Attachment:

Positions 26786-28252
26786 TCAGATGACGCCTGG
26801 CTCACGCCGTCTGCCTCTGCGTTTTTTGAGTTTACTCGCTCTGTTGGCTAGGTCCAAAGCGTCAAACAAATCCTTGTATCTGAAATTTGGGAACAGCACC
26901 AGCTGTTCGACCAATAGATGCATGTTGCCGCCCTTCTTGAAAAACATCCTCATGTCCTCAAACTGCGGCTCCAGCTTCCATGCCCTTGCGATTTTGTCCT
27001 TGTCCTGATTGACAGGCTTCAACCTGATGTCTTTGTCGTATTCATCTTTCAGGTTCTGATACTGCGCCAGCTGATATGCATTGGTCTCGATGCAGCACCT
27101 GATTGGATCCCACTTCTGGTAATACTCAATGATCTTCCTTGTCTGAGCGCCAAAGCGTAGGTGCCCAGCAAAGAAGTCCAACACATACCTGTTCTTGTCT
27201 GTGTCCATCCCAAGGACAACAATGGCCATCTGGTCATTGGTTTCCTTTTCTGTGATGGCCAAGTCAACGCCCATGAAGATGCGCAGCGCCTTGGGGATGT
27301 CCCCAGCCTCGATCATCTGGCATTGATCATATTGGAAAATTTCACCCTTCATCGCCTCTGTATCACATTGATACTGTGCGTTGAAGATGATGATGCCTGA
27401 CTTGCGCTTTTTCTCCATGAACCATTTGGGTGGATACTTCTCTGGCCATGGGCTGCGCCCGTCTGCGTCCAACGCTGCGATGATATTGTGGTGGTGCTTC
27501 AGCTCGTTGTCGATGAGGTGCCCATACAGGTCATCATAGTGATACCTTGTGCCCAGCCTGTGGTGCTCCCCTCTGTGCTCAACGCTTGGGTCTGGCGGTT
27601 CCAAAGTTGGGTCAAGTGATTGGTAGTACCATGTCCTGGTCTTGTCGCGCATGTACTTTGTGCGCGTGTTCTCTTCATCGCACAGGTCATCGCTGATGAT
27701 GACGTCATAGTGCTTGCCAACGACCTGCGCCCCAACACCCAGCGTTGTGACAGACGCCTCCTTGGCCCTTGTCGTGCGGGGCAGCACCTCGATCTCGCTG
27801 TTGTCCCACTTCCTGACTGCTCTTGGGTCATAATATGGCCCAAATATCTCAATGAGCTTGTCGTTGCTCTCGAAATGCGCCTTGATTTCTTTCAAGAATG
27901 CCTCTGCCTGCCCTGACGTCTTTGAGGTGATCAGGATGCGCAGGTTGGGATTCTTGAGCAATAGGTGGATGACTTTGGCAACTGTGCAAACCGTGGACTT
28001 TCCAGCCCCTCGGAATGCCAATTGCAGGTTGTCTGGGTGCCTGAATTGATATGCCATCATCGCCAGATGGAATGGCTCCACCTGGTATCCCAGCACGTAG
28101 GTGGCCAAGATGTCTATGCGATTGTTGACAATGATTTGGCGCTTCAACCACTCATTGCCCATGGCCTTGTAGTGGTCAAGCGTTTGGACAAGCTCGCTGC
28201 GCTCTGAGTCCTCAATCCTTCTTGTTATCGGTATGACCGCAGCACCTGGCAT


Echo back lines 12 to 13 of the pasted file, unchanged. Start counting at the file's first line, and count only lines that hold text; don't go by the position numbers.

27701 GACGTCATAGTGCTTGCCAACGACCTGCGCCCCAACACCCAGCGTTGTGACAGACGCCTCCTTGGCCCTTGTCGTGCGGGGCAGCACCTCGATCTCGCTG
27801 TTGTCCCACTTCCTGACTGCTCTTGGGTCATAATATGGCCCAAATATCTCAATGAGCTTGTCGTTGCTCTCGAAATGCGCCTTGATTTCTTTCAAGAATG